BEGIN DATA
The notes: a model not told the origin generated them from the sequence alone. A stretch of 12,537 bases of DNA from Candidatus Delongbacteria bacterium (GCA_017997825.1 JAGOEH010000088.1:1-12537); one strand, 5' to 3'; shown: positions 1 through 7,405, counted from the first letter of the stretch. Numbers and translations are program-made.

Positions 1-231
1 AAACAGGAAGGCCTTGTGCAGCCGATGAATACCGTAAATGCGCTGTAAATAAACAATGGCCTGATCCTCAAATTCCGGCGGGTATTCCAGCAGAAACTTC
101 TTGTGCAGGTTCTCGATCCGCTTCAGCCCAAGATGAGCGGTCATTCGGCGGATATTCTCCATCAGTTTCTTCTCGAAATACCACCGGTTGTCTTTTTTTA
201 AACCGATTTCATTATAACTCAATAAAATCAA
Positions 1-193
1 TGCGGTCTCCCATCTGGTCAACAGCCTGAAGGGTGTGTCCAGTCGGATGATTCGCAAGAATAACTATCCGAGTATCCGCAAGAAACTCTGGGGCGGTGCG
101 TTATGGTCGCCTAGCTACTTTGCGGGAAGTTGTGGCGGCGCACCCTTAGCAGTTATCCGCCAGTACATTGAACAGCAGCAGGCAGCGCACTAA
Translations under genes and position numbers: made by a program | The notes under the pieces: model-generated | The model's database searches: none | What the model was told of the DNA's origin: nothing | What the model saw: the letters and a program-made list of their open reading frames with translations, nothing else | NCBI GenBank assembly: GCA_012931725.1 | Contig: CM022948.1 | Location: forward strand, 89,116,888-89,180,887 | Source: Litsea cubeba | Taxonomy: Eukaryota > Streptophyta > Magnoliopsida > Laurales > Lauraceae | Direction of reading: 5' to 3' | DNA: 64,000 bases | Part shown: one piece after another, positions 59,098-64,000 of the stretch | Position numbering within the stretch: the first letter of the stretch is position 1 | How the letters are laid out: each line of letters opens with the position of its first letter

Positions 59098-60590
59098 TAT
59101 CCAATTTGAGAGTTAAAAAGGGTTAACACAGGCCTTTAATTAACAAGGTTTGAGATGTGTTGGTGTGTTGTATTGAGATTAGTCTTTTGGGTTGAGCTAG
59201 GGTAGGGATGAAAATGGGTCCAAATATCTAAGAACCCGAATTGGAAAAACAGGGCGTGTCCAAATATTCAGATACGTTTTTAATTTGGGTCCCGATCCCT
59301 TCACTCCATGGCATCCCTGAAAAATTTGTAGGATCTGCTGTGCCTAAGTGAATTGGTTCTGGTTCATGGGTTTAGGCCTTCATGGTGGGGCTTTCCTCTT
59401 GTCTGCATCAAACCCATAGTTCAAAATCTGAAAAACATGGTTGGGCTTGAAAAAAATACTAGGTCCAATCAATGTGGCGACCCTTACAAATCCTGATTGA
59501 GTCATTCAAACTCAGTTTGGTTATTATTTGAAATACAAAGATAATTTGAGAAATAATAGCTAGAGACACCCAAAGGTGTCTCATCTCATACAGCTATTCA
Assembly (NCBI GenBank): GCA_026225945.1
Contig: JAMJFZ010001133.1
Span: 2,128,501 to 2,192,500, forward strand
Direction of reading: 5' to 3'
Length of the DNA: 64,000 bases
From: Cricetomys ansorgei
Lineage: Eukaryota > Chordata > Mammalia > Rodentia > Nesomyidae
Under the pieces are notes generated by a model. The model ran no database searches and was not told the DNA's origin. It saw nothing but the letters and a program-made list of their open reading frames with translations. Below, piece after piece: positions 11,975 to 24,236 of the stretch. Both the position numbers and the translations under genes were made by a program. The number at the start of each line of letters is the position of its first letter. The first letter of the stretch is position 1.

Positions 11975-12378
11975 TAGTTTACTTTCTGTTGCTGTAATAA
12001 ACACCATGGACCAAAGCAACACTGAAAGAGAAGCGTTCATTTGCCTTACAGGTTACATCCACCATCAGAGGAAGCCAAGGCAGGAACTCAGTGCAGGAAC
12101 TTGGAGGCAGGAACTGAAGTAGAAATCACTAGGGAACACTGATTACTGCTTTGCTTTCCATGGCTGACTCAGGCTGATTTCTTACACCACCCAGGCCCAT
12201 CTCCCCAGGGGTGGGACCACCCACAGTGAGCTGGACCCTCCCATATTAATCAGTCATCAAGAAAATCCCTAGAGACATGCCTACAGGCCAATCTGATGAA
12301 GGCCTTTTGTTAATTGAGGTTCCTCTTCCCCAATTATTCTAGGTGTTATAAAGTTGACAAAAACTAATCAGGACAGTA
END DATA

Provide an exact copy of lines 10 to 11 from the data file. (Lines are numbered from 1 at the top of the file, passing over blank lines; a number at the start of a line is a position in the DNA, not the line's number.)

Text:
Positions 59098-60590
59098 TAT